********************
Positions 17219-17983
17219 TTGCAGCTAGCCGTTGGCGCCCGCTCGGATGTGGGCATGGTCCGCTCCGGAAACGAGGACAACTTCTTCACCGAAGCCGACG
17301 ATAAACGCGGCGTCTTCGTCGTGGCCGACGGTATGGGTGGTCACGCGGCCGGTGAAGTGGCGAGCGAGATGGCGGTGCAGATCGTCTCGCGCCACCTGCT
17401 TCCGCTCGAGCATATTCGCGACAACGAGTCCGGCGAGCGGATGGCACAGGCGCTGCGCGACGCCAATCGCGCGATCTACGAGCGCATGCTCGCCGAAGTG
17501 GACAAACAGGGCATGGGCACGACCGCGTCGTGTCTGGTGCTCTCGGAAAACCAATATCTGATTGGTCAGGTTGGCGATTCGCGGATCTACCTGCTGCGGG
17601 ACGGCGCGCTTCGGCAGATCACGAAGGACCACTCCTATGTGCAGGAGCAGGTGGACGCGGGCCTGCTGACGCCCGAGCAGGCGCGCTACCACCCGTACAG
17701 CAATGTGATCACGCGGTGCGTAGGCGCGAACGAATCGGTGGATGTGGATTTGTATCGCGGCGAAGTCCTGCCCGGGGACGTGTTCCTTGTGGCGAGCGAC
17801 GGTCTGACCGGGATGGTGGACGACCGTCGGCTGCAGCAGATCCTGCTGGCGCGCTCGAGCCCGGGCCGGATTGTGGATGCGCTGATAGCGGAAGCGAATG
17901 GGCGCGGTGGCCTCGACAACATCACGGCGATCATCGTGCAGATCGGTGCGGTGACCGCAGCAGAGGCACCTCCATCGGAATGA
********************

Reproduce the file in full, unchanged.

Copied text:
Positions 17219-17983
17219 TTGCAGCTAGCCGTTGGCGCCCGCTCGGATGTGGGCATGGTCCGCTCCGGAAACGAGGACAACTTCTTCACCGAAGCCGACG
17301 ATAAACGCGGCGTCTTCGTCGTGGCCGACGGTATGGGTGGTCACGCGGCCGGTGAAGTGGCGAGCGAGATGGCGGTGCAGATCGTCTCGCGCCACCTGCT
17401 TCCGCTCGAGCATATTCGCGACAACGAGTCCGGCGAGCGGATGGCACAGGCGCTGCGCGACGCCAATCGCGCGATCTACGAGCGCATGCTCGCCGAAGTG
17501 GACAAACAGGGCATGGGCACGACCGCGTCGTGTCTGGTGCTCTCGGAAAACCAATATCTGATTGGTCAGGTTGGCGATTCGCGGATCTACCTGCTGCGGG
17601 ACGGCGCGCTTCGGCAGATCACGAAGGACCACTCCTATGTGCAGGAGCAGGTGGACGCGGGCCTGCTGACGCCCGAGCAGGCGCGCTACCACCCGTACAG
17701 CAATGTGATCACGCGGTGCGTAGGCGCGAACGAATCGGTGGATGTGGATTTGTATCGCGGCGAAGTCCTGCCCGGGGACGTGTTCCTTGTGGCGAGCGAC
17801 GGTCTGACCGGGATGGTGGACGACCGTCGGCTGCAGCAGATCCTGCTGGCGCGCTCGAGCCCGGGCCGGATTGTGGATGCGCTGATAGCGGAAGCGAATG
17901 GGCGCGGTGGCCTCGACAACATCACGGCGATCATCGTGCAGATCGGTGCGGTGACCGCAGCAGAGGCACCTCCATCGGAATGA